Museums are in the business of collecting and preserving objects from the past and using these in research, exhibitions and education to help us understand our place in the world and the universe. Each year, the University of Cape Town Honours in Curatorship students who are doing the Working with Museum Collections module undertake an object study where they research and annotate an object from the Iziko collections. In past years the outcome has taken the form of a booklet, but this year (2017) we have produced cards that are not only attractive and can be used as greeting cards but are also agents for gaining new knowledge and insight. So, the Kouga Meteorite reminds us of our place in the universe; the Bes Vase provides a glimpse of ordinary life in Ancient Egypt; the Coldstream Stone relates to a burial at the southern tip of Africa 2000 years ago; the AK-47 rifle evokes ambivalent feelings of power, freedom and pain; and both the calabash and the ghoema drum assume cultural meanings beyond their practical purpose. These objects from Africa invite curiosity and respect for our diverse heritage.

Hamish Robertson Convenor – Working with Museum Collections

 

 

Ghoema Drum (Gammie)

More Than A Great Musical Instrument

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The ghoema drum is a symbol of slavery, innovation, unified creativity, and my personal heritage. Rosca Warries, UCT Honours in Curatorship student

This ghoema drum is made out goat’s skin and wood and was prepared by Achmat Sabera. The detailed process of Boeta Achmat in skinning the goat and bending the wood to create a barrel with a hollow end results in a drum that is respected by many Minstrel Carnival members. Each part of the drum is made with precision and patience to create the distinctive sounds of ghoema.

The origin of the drum, however, is not with the Carnival. Its story begins with the slaves of the Cape. The ghoema drum is a creole instrument that was made in wine-making country with materials that were available to slaves, some who served as coopers. Perhaps the slaves made the drum to remind them of home and to bring together a community that was forced to integrate. This forced integration of people from Africa, Europe and Asia brought about a new sound, the sound of ghoema, which became apparent whenever the slaves had time off and gathered. They would play the ghoema drum and sing songs about their lives. It was used to carry the beat of many songs – from Afrikaans, Dutch, Malay, to African languages, all combining the cultures of the time. Not only is the drum a representation of innovation and creativity, but it is also a symbol of unifying a diverse community through making rhythms and lyrics.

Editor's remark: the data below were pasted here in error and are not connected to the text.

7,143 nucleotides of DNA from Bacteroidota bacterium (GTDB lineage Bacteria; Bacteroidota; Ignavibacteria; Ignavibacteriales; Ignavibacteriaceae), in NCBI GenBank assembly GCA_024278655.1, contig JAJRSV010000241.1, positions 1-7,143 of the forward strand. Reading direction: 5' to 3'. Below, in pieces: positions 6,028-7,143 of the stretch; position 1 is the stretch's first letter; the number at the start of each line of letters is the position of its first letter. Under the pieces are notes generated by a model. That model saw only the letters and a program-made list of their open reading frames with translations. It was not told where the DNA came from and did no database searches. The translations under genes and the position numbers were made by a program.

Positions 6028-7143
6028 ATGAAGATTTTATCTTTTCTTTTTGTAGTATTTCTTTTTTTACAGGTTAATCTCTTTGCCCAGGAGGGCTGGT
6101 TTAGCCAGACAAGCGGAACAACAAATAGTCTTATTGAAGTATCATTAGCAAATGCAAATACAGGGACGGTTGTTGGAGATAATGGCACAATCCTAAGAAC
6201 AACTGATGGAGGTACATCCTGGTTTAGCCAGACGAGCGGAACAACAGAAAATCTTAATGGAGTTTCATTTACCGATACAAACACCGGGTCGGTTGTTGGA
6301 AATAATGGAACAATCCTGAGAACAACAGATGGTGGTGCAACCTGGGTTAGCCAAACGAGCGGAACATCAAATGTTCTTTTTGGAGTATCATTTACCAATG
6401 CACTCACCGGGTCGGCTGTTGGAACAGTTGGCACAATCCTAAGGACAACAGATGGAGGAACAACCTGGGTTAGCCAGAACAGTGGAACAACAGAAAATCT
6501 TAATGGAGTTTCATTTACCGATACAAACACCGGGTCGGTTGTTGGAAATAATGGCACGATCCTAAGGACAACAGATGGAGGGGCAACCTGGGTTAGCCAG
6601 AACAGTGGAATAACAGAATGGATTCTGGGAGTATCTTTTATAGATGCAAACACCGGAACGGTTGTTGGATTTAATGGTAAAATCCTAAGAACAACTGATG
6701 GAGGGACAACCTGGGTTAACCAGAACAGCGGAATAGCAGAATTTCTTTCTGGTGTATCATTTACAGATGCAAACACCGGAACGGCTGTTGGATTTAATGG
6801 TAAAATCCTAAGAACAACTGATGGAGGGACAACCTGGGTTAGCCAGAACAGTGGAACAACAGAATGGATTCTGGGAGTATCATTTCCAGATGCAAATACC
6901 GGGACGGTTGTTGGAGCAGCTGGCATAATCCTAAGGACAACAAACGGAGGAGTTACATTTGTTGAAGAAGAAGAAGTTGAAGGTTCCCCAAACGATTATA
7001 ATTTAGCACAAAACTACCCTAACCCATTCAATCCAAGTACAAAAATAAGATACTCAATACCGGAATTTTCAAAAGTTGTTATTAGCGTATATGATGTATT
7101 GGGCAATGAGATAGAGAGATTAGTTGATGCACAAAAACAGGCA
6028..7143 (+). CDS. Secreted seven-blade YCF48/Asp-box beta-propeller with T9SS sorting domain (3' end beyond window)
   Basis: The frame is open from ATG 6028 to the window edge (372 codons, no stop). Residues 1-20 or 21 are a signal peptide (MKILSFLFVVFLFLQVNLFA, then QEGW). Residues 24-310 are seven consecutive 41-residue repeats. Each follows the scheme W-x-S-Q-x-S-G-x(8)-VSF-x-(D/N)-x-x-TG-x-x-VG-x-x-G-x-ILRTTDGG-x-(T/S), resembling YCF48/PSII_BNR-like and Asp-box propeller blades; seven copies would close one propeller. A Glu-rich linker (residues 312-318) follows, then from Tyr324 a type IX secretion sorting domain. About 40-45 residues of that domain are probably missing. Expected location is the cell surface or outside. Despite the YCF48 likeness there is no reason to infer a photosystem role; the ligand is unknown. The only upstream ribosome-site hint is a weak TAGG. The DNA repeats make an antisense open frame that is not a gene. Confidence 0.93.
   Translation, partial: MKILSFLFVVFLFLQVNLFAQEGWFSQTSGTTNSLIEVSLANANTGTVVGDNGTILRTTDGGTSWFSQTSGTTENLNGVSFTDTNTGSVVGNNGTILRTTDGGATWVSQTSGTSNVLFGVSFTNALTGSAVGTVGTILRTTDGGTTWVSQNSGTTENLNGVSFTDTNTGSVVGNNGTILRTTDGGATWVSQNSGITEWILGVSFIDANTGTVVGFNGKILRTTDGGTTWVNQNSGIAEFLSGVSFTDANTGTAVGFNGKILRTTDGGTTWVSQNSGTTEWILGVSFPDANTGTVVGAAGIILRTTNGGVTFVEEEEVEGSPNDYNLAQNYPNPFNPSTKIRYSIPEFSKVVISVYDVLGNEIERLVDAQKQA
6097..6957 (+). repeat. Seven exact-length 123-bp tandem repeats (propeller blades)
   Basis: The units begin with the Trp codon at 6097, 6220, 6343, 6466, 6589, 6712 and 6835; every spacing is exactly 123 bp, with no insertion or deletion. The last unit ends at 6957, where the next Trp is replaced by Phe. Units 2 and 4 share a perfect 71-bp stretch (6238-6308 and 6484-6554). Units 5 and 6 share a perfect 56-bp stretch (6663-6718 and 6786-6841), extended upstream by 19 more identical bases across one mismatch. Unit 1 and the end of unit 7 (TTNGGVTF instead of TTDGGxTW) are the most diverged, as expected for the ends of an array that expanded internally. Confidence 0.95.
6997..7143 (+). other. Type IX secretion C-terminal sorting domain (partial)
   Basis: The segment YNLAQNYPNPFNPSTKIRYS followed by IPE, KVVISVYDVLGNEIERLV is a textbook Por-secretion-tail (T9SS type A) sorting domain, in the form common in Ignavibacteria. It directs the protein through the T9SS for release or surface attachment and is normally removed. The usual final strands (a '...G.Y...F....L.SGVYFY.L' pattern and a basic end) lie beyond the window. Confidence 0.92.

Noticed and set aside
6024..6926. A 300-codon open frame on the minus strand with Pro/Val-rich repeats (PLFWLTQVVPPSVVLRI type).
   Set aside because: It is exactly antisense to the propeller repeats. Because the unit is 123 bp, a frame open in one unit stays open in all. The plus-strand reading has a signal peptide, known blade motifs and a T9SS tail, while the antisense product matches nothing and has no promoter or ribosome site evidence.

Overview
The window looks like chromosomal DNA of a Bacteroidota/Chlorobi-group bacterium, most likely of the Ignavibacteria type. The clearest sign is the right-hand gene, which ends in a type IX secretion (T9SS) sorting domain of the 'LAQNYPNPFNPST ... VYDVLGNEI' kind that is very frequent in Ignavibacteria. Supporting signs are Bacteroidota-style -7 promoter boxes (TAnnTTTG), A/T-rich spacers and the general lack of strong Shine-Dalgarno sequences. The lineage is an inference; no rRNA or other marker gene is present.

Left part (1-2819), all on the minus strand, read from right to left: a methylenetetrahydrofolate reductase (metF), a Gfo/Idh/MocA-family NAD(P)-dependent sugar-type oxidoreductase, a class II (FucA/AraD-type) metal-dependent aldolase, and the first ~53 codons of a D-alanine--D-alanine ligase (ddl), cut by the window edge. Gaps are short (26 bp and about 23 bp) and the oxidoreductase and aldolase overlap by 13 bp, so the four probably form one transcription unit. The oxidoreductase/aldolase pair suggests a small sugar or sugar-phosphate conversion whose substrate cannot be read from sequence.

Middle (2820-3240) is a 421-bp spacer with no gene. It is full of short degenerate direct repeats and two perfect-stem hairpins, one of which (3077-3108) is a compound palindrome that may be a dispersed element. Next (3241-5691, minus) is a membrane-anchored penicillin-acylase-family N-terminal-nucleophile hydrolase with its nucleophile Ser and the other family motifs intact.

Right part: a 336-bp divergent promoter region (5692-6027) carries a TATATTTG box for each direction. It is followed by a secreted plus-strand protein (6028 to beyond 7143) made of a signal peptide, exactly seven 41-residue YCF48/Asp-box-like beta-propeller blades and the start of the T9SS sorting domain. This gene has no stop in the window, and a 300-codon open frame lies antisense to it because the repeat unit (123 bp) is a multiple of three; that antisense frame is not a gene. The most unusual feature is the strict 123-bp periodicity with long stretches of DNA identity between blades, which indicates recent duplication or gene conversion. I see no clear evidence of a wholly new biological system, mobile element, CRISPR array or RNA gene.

AK-47 Assault Rifle

Power, Pain, And Freedom

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The well-known AK-47 was invented by a Russian gun designer Mikhail Kalashnikov in 1947. The “AK” stands for Avtomat Kalashnikova while “47” is the year in which the gun was first put into service by the Soviets. In the early 1950s it was adopted as an official assault rifle for the Russian Red Army and its production increased. Many countries have since developed their own variants of the original AK-47. One such country is China which developed its first copy of the AK in 1956, called Type-56 or, more commonly, AK-56. The AK-47 has numerous advantages over other assault rifles and is favoured by many armed forces, rebel groups and armed gangs. Politically, the AK is used by some countries as a symbol of power and freedom. It is represented on national flags, coins and other national symbols. Culturally, some African groups have embraced the AK as part of their cultural and economic traditions. However, by contrast, it has also been associated with unlawful killing, wounding, and inflicting pain and suffering, especially in countries such as Afghanistan, the Democratic Republic of Congo, Iraq, Mexico, Sierra Leone, Syria and Yemen. AK-47 Assault Rifle Living near the border of Mozambique during the civil war, I encountered the AK-47 at a tender age. Trading stores, villages and even boarding schools in the vicinity were terrorised by gangs armed with AK-47s. We lived in fear, not knowing when these people would strike next. Back then any gun was an AK-47 to me, and stories and images of the rifle seemed to be everywhere. I never had an opportunity to understand the AK-47, but now I am glad to have documented the history of this iconic rife. Innocent Langwe, UCT Honours in Curatorship student

The well-known AK-47 was invented by a Russian gun designer Mikhail Kalashnikov in 1947. The “AK” stands for Avtomat Kalashnikova while “47” is the year in which the gun was first put into service by the Soviets. In the early 1950s it was adopted as an official assault rifle for the Russian Red Army and its production increased. Many countries have since developed their own variants of the original AK-47. One such country is China which developed its first copy of the AK in 1956, called Type-56 or, more commonly, AK-56.

The AK-47 has numerous advantages over other assault rifles and is favoured by many armed forces, rebel groups and armed gangs. Politically, the AK is used by some countries as a symbol of power and freedom. It is represented on national flags, coins and other national symbols. Culturally, some African groups have embraced the AK as part of their cultural and economic traditions. However, by contrast, it has also been associated with unlawful killing, wounding, and inflicting pain and suffering, especially in countries such as Afghanistan, the Democratic Republic of Congo, Iraq, Mexico, Sierra Leone, Syria and Yemen.

 

The Kouga Meteorite

Remains From A Long Dead Star